“You’ll know her by her foot”

Adam Kosan in Nautilus:

Point Pinole Regional Shoreline, Richmond, California

Emily Dickinson spent most of her life in Amherst, Massachusetts. Despite the geographic limits of her experience, she perceived an abundant, entrancing and confounding natural world of life and death all around her. Among her many aspects as a poet, she comes down to us as a fascinating observer of birds.

Scott Edwards is an ornithologist who studies the evolutionary biology of birdsPoetry in America director Elisa New recently invited Edwards to join her at Harvard University’s Arnold Arboretum in Boston to listen to birdsong and read some of Emily Dickinson’s bird poems. As their conversation makes clear in the video below, you can approach these poems on different levels. There is, on the one hand, Dickinson’s perspective as a naturalist, keen to record patterns of nature, and on the other, her perspective as a poet, finding the raw materials of metaphor in those natural patterns. How do these modes complement or diverge from each other? New and Edwards begin by looking at the nature of robin song, memorably conjured in the poem “You’ll know her by her foot.” Their conversation then proceeds to cover a range of questions about poetic vocabulary and scientific knowledge.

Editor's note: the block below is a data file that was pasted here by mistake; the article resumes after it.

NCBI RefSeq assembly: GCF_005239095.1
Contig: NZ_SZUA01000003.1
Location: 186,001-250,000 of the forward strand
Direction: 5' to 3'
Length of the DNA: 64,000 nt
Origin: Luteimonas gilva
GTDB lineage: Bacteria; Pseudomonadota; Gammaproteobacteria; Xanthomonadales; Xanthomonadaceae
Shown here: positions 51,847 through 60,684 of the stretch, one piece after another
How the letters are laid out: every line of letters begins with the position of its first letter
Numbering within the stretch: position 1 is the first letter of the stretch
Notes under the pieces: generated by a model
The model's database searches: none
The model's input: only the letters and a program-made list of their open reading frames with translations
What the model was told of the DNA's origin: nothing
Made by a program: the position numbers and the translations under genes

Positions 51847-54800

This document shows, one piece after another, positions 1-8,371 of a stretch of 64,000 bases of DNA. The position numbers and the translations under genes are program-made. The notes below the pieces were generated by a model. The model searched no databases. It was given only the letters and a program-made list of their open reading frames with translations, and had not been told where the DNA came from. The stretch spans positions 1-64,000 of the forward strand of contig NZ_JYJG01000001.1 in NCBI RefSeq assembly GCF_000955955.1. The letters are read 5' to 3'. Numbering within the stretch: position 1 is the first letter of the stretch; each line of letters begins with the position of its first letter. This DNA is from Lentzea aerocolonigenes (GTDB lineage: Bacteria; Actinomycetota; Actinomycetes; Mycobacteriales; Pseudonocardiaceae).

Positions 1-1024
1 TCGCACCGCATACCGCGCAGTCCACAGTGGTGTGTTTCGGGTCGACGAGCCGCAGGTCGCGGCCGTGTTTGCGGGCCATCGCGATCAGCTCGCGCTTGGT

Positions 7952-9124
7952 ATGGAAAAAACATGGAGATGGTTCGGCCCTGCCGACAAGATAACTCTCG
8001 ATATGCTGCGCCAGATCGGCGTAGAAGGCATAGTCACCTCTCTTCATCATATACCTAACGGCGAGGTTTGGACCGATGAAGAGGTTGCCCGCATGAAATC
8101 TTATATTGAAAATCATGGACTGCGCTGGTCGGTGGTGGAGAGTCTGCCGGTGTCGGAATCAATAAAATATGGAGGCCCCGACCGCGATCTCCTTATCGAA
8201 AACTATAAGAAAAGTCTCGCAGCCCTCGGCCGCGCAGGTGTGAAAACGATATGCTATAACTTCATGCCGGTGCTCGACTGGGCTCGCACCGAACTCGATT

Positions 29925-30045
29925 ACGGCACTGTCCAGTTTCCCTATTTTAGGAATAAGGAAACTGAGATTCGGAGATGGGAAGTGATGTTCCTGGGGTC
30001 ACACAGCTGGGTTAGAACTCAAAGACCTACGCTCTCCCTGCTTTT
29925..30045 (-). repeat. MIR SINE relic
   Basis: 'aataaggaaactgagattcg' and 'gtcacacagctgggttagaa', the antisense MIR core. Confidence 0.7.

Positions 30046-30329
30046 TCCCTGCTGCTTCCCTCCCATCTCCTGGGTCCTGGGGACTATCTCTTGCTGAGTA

More here.

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